A RECENT study suggests that mental health cases are higher in Greater Manchester compared to other cities in the United Kingdom.

According to the M.E.N’s recent analysis, Greater Manchester is dealing with a big levels of depression and anxiety.

In Tameside and Glossop, North Manchester and Oldham, there is a higher rate of mental health cases that need to be dealt with.

However, a small amount of people is choosing to get treatment and deal with their wellbeing.

Meanwhile a report from the Mirror, supports that mental health patients have to wait up to four years in order to get a proper NHS counselling.

More than half people who refer to NHS for psychological counselling are promised to get an appointment within the next six to 18 weeks and begin their treatment.

However, this new report shows that mental health patients are receiving treatment after four years.

mental health

Neil Murphy-, senior lecture and practicing mental health nurse in Salford, believes that mental health patients need to access the right treatment from the outset.

He added: “Anyone can experience mental illness and there is a need for dignity and compassion for someone who is suffering. They don’t need sympathy but empathy. Importantly there is a need for tolerance for someone who may not behave like you may.”

According to the M.E.N, five to six people who received treatment in Heywood, Middleton and Rochdale, didn’t get the treatment they needed. As a result, some of them got worse while others didn’t feel any difference.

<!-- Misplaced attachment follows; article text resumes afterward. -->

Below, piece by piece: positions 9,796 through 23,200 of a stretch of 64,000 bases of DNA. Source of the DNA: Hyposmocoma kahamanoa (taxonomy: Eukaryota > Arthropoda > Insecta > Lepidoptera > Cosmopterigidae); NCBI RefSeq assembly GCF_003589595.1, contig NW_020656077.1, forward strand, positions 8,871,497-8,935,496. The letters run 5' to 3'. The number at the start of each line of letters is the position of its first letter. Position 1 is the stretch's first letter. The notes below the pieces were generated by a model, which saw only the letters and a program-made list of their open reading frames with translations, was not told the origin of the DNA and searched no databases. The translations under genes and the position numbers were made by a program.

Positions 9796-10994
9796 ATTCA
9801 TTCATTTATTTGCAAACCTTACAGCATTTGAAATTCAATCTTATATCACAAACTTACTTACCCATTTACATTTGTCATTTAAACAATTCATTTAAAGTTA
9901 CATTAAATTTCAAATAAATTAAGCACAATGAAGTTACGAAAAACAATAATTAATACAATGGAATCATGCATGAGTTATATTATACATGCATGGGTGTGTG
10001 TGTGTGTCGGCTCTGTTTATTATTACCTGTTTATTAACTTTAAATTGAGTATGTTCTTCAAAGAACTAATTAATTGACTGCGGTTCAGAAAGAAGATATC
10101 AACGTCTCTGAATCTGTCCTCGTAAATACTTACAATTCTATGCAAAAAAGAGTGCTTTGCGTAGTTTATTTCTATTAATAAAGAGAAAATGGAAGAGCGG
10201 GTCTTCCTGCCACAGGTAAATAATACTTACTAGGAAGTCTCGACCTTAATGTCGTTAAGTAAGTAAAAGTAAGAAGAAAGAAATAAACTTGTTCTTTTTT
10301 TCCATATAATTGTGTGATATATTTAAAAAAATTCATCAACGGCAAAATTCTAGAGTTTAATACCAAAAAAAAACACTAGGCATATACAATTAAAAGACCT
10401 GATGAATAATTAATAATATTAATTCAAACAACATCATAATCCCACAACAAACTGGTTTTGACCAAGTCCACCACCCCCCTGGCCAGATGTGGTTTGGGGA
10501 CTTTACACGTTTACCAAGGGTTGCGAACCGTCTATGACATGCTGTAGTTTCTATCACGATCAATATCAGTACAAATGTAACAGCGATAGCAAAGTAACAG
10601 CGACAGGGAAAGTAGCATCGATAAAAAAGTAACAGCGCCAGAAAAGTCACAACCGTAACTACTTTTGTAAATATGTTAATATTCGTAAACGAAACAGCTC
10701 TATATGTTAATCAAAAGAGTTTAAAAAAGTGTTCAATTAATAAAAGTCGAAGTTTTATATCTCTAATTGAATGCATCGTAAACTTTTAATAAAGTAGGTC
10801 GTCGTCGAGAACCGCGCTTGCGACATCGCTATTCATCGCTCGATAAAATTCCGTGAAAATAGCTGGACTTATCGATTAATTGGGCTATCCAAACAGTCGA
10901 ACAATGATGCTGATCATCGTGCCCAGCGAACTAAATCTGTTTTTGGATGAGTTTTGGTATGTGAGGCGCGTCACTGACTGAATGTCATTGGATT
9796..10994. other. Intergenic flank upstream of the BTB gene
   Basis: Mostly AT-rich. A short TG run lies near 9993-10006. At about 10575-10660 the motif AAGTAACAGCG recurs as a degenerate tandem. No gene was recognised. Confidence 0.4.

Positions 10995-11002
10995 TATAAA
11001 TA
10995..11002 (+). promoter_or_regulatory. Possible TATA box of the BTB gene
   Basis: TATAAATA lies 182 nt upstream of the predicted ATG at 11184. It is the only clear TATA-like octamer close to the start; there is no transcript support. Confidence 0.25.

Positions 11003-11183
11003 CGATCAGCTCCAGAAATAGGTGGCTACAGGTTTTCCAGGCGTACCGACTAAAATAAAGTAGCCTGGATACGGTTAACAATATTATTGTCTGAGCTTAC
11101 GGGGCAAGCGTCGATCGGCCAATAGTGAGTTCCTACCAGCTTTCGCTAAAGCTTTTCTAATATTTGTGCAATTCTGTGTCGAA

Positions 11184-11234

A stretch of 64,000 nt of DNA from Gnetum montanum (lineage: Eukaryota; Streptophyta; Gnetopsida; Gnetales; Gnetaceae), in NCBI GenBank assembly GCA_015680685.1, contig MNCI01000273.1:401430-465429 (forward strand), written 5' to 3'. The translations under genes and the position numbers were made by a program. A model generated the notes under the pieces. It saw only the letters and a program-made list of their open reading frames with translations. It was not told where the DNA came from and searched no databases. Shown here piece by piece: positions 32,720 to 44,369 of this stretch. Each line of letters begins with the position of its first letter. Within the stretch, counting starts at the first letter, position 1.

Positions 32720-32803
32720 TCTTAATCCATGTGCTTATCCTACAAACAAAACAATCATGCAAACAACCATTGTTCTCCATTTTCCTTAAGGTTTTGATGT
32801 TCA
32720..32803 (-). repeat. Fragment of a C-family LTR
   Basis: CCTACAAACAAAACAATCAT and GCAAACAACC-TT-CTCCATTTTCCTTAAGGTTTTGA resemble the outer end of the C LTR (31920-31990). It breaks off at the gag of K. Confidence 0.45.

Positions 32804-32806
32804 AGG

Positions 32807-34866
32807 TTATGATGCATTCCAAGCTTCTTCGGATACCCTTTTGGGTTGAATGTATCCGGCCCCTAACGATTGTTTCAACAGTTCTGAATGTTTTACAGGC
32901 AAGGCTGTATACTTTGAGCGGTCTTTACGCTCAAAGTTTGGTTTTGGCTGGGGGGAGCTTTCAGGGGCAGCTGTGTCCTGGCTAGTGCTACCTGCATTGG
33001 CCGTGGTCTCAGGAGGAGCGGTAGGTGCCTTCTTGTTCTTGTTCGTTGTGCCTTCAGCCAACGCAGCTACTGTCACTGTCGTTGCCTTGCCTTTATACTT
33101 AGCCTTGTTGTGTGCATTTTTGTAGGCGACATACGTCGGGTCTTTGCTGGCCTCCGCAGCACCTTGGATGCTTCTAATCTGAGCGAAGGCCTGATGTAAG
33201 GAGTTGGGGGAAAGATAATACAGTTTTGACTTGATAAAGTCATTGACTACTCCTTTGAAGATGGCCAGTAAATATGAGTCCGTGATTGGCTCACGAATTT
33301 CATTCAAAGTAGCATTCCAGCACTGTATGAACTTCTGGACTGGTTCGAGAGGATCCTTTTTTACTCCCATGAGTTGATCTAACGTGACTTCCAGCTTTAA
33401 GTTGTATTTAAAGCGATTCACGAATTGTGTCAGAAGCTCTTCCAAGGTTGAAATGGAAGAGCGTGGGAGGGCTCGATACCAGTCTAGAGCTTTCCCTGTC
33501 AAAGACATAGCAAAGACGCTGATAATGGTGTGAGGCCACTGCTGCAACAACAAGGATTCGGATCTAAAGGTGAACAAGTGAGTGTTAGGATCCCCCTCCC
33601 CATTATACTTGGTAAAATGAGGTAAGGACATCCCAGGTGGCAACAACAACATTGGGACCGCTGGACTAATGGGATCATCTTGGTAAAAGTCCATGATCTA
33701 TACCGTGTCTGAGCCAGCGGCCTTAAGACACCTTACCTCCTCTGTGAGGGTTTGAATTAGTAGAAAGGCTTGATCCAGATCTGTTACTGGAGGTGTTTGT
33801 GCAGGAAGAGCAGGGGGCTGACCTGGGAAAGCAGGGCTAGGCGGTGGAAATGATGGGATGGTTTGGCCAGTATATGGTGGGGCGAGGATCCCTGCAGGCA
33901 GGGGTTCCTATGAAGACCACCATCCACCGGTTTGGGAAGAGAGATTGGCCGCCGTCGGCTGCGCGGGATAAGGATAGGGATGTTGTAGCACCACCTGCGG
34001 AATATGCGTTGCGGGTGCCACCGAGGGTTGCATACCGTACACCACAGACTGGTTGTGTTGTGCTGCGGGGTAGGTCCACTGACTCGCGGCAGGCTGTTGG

Murphy added: “Mental illness may be influenced by stress and there are many areas of deprivation that will impact on presentation. Further people with long term mental health problems tend to live in poorer housing therefore there will be a skewed presentation to where people live.

“Organisations that care for the longer term mentally ill tend to purchase properties in less expensive areas, hence further skewing the distribution of the mentally ill. Living in poorer areas and having less security will lead to stress hence a vicious circle.”

The long waiting lists for treatments seem to appear in cities like North London and Avon.

Murphy said: “There is a need for greater transparency of care and the provision of training for staff to address the shortfalls in some areas of speciality.”

The most common mental health disorders in England are anxiety and depression with more than 10.6% suffering from depression in Manchester.

For more information on how to get help visit the NHS website.


  1. Andrew Riley

    Battling depression is difficult.
    I’ve tried talking therapy and medication, and in the past have self medicated to try and feel better.
    Now I struggle on, trying not to let it beat me into submission.
    There have been times when I’ve attempted to complete suicide, and have been pulled back by friends.
    There are days I’m just glad to make it to the end of the day.

  2. Manchester is depressing, The people are anti social (all that northern generosity rubbish is guff), it’s dirty, crime ridden and the local hobby is to drive round and round all night in a car that can be heard five miles away interspersed with sitting in front of a strangers house for an hour with the engine running, lights blazing, and phone on full volume.

    I was surprised the 2012 commonwealth games didn’t have a quickest to the red light event. Mancunians love nothing more than speeding to reds. Maybe the pollution from all the uneccesary driving blocks them seeing more than 20 foot ahead.

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